Running ROSS Step-by-Step

Why is it important for Service Coordinators to advocate internally for the ROSS program?

ROSS Service Coordinators able to effectively communicate the value of the ROSS program and their work to property staff and PHA leadership will likely benefit from increased organizational support. This in turn can lead to additional connections with in-house partners, community partners and funders. Increased organizational support can also result in the allocation of discretionary resources to support ROSS program activities. This section provides strategies for educating PHA leadership and working with other PHA staff.

What role do Service Coordinators play in educating PHA leadership?

Senior officials at the PHA can be valuable champions for the ROSS program. PHA executive directors, members of the Board of Commissioners, and other members of the leadership team play pivotal roles in shaping PHA policy and they make decisions that can impact the ROSS program itself. PHA leadership can also build support for the program among colleagues and partners.

North Bergen Housing Authority (North Bergen, NJ)

North Bergen Housing Authority
(North Bergen, NJ)

For PHA leadership to advocate effectively, they must understand:

  • The purpose of the ROSS program;
  • The program’s impact;
  • Program goals and supports needed to realize those goals; and
  • Any implementation challenges or barriers.

Service Coordinators can proactively meet with leadership to educate them on how the ROSS program can help meet agency goals. At these meetings, Service Coordinators can also learn leadership’s hopes for the ROSS program.

ROSS Service Coordinators should share with PHA leadership key accomplishments of the ROSS program. These include how the program:

  • Benefits individual residents;
  • Advances the PHA’s goals—for example, by increasing participating families’ earnings and thereby rent contributions; and
  • Benefits the broader community—for example, by increasing the ability of elderly residents and persons with disabilities to live independently and avoid moving to assisted living, nursing homes, or other high-cost facilities.

Senior management buy-in can help:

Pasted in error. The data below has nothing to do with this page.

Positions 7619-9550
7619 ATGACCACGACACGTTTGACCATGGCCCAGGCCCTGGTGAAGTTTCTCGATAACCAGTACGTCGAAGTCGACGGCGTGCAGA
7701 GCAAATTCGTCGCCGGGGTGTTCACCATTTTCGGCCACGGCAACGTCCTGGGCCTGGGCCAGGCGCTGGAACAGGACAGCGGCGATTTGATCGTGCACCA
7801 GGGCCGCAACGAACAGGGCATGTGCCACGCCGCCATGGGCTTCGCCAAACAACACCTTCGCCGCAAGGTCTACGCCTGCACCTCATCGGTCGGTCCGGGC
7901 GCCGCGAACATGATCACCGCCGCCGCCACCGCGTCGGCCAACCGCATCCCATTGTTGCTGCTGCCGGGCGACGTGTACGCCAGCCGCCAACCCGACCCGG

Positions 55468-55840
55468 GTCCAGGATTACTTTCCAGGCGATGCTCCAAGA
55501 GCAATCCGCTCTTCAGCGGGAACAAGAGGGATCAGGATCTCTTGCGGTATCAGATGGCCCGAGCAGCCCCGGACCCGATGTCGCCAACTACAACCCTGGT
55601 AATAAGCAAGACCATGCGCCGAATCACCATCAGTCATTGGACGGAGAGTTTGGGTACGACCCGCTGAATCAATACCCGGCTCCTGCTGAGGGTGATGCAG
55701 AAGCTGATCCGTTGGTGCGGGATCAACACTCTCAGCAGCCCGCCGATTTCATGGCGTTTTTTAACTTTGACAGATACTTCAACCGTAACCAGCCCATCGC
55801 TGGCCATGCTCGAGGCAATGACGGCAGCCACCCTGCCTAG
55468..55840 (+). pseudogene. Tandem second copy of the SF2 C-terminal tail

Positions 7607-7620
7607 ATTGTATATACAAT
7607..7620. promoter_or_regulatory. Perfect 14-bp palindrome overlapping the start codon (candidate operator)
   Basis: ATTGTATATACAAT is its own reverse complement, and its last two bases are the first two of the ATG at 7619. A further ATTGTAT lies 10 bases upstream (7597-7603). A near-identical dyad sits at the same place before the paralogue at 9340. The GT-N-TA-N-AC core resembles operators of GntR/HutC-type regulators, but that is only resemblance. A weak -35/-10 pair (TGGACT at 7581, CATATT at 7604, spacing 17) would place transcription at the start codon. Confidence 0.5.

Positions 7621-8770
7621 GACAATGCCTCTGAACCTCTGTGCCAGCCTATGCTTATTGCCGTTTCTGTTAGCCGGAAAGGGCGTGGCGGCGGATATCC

• Raise the visibility of the program;
  • Increase the availability of discretionary resources to support program operations; and
  • Resolve bureaucratic obstacles that emerge in the implementation of the ROSS program.

Suggested outreach to PHA leadership

ROSS service coordinators can pursue several channels to ensure PHA leadership is familiar with the program.

  • Briefings. ROSS service coordinators can request one-on-one meetings to provide briefings on the program and answer any questions. These briefings should be tailored to the level of familiarity PHA leadership has with the program. Briefing information will differ for PHA leadership who may be new to the program. In this case, a more detailed introduction may be necessary. Similarly, those familiar with the ROSS program may be more interested in outcomes and how the program is impacting properties where it is being implemented. As testimonials from program participants can be effective in conveying messages, Service Coordinators should consider including program participants in leadership briefings to showcase ROSS achievements.
  • Invitations to events. Leadership should be invited to attend events organized by the Service Coordinator, including community events such as job and health fairs. These will enable leadership to see the reach of ROSS-coordinated services. Leadership should also be invited to events that celebrate the achievements of program participants. The presence of senior officials can demonstrate key support for participants and allows officials to see the impact of the program firsthand.
  • Written materials. PHA leadership should receive any newsletters or other written materials that showcase program statistics and success stories. ROSS service coordinators may also prepare special reports for PHA leadership highlighting key data points.
  • Social media. PHAs often maintain Facebook pages, websites, Twitter feeds, and other social media channels. Service Coordinators should use these tools to share information about their program. This outreach effectively advertises the availability and successes of the program.